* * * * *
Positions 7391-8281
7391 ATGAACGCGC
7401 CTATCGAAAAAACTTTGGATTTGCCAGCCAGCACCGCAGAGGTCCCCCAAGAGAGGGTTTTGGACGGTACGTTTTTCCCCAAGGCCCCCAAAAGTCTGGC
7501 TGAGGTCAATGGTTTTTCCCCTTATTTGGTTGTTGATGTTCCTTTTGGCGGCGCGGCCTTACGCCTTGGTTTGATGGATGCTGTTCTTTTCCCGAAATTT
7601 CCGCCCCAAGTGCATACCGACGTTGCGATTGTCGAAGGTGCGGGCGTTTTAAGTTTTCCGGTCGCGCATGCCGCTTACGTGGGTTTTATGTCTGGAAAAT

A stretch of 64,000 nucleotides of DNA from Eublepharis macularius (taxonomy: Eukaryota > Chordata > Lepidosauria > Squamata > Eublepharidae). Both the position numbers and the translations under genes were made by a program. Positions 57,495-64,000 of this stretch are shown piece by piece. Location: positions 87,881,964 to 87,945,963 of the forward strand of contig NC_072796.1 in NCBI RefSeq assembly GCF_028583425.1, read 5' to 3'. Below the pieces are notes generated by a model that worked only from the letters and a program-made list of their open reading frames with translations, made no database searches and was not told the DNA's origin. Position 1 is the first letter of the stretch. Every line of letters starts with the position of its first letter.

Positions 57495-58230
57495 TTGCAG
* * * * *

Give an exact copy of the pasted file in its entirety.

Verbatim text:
Positions 7391-8281
7391 ATGAACGCGC
7401 CTATCGAAAAAACTTTGGATTTGCCAGCCAGCACCGCAGAGGTCCCCCAAGAGAGGGTTTTGGACGGTACGTTTTTCCCCAAGGCCCCCAAAAGTCTGGC
7501 TGAGGTCAATGGTTTTTCCCCTTATTTGGTTGTTGATGTTCCTTTTGGCGGCGCGGCCTTACGCCTTGGTTTGATGGATGCTGTTCTTTTCCCGAAATTT
7601 CCGCCCCAAGTGCATACCGACGTTGCGATTGTCGAAGGTGCGGGCGTTTTAAGTTTTCCGGTCGCGCATGCCGCTTACGTGGGTTTTATGTCTGGAAAAT

A stretch of 64,000 nucleotides of DNA from Eublepharis macularius (taxonomy: Eukaryota > Chordata > Lepidosauria > Squamata > Eublepharidae). Both the position numbers and the translations under genes were made by a program. Positions 57,495-64,000 of this stretch are shown piece by piece. Location: positions 87,881,964 to 87,945,963 of the forward strand of contig NC_072796.1 in NCBI RefSeq assembly GCF_028583425.1, read 5' to 3'. Below the pieces are notes generated by a model that worked only from the letters and a program-made list of their open reading frames with translations, made no database searches and was not told the DNA's origin. Position 1 is the first letter of the stretch. Every line of letters starts with the position of its first letter.

Positions 57495-58230
57495 TTGCAG